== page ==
Herewith some basic information for existing or prospective restaurateurs, pub, club or tavern owners.
Anyone who wishes to trade in liquor by manufacturing, selling or serving liquor, is required by the Liquor Act, 59 of 2003 (the “Act”) to have a proper liquor license in place, with contraventions attracting various types of penalties. Licenses differ depending on the type of establishment being opened or operated.
It is important to bear in mind that each liquor license application is unique. This makes it difficult to estimate how long an application and the approval thereof may take. Manufacturing and distribution licenses are regulated at a national level while micro manufacturing and retailing continue to be regulated at provincial level – with applications being made to your relevant Provincial Liquor Board. Applications are carefully considered with all relevant factors being taken into account. Most provinces have a Provincial Liquor Act and requirements, formalities and procedures may accordingly vary from province to province.
The first step is to establish which type of license it is you will be applying for. If you are opening a restaurant for example, you will apply for an On Consumption Liquor License which will permit the sale and consumption of liquor on the restaurant premises (liquor may not be removed from the premises). If you wish to open a liquor store, you will need to apply for an Off Consumption Liquor License, which allows the sale of liquor (but no consumption on the premises). If you want to go into the manufacturing or distribution of liquor, a manufacturer or distributor liquor license will be required.
The main reason for applications being delayed, is application forms which have not been properly completed and lodged with the required substantiating evidence. It’s essential that all the required documentation is carefully and correctly completed, and it is highly recommended that a specialist be used to assist in compiling the relevant application.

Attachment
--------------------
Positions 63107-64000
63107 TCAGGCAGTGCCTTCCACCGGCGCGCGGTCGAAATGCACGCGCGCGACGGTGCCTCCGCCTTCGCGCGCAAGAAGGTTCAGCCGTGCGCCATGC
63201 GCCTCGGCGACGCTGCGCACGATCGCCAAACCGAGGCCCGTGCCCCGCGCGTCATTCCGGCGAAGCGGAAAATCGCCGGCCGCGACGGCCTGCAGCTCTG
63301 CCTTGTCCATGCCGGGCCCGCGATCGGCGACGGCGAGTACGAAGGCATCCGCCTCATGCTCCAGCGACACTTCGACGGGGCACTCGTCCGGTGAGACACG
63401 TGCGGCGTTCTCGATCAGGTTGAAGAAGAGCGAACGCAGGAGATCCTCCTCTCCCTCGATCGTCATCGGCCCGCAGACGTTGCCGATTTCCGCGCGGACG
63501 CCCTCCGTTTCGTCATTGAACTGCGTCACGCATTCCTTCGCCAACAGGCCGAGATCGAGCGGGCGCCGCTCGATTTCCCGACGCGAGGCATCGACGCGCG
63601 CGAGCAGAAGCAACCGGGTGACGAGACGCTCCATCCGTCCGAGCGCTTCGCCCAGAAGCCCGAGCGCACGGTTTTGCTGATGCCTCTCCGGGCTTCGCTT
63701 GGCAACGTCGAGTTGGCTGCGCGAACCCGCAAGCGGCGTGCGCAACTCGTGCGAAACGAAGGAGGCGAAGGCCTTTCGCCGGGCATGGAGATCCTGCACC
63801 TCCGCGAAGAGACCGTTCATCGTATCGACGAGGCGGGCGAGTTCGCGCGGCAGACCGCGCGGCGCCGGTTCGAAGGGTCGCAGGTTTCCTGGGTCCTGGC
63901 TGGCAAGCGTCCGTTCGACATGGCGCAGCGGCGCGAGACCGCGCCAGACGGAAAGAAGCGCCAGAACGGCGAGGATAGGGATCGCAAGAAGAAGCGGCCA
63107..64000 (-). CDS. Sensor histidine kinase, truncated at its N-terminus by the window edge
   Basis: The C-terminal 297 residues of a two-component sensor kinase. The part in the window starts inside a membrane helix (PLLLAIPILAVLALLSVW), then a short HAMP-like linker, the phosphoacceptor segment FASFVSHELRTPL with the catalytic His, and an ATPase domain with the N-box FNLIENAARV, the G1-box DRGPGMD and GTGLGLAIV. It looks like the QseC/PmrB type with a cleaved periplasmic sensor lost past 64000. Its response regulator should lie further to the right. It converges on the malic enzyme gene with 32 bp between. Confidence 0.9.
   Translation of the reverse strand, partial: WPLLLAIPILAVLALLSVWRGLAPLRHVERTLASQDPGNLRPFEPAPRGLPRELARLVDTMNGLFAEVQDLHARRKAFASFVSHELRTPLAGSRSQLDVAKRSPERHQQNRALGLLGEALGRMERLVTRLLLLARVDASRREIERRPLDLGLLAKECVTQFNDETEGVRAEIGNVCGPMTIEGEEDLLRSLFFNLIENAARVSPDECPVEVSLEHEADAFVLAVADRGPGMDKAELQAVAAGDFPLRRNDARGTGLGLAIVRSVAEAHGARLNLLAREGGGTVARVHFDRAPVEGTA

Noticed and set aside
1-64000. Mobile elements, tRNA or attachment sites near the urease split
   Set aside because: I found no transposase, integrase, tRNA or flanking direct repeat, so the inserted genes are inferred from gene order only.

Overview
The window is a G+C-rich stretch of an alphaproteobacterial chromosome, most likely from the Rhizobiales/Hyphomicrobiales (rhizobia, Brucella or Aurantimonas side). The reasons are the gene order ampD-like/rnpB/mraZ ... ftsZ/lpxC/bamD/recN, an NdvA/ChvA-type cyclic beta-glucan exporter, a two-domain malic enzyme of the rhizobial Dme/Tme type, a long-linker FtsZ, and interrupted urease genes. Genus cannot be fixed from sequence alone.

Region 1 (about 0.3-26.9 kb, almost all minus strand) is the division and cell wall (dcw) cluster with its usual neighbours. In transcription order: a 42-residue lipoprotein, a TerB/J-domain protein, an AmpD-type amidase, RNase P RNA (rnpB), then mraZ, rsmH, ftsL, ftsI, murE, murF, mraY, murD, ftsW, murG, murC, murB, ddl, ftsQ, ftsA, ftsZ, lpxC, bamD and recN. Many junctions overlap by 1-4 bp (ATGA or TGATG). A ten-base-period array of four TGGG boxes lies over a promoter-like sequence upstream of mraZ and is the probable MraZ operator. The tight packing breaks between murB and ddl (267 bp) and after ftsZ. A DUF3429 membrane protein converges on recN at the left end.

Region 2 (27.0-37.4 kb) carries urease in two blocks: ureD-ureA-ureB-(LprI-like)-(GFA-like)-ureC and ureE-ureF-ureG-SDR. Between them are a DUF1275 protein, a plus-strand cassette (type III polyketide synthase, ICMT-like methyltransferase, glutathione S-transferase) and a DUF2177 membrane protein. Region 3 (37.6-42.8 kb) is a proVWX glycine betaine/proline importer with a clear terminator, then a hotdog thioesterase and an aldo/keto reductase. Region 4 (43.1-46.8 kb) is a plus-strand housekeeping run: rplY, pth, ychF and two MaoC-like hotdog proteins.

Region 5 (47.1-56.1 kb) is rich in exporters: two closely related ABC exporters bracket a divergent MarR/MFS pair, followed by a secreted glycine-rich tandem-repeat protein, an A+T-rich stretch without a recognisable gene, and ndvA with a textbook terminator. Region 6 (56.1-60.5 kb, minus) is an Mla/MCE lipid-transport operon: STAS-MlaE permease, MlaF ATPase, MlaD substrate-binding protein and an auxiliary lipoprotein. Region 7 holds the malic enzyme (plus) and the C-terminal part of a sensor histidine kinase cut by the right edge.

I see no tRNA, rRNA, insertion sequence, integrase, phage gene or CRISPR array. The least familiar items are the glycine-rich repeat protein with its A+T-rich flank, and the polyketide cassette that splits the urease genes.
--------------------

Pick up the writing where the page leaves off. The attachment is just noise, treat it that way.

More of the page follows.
The following aspects often carry substantial weight in the consideration of each application (these may vary from province to province):
- It must be shown that the granting of the liquor license is in the public interest.
- The applicant must be of good character.
- The premises for which the license is to be obtained must be suitable for use by the applicant for the purpose of the license. Land use rights and the zoning of your property (whether or not you are prohibited from carrying on certain business etc.) are crucial.
- The applicant must also show that the granting of the license does not prejudice –
- residents of a residential area;
- older persons or the frail;
- school children under the age of 18; and
- congregants of a religious institution located in the vicinity of the proposed premises.
The relevant Liquor Board will consider all of the above, together with a report by a police officer assigned to your case, as well as any public objections lodged whilst the application lay for comment.
The Liquor Board may approve or reject the application, postpone it for further investigation or call a hearing to make a determination on whether or not objections are valid. If your application is approved, one must remember to renew it annually on or before the anniversary date thereof. Should the Liquor Board reject your application, written reasons for the rejection should be supplied so as to enable the applicant to either rectify the application, or to re-apply with their proposed amendments incorporated.
Applying for a new licence or the transfer or renewal of a licence can become a time-consuming and costly exercise if potential business is lost, and it is therefore advisable to ensure that your application is compiled and submitted correctly in line with the relevant provincial or national formalities with the help of professionals that will ensure that your patrons are not left dry-mouthed at your table!
Please note that this article provides only an indicative outline for information purposes of the process to apply for or renew a liquor licence and should not be relied on as legal opinion. The processes, procedures, requirements and formalities for each form of license and per province may vary and appropriate legal advice should be obtained as relevant to your situation.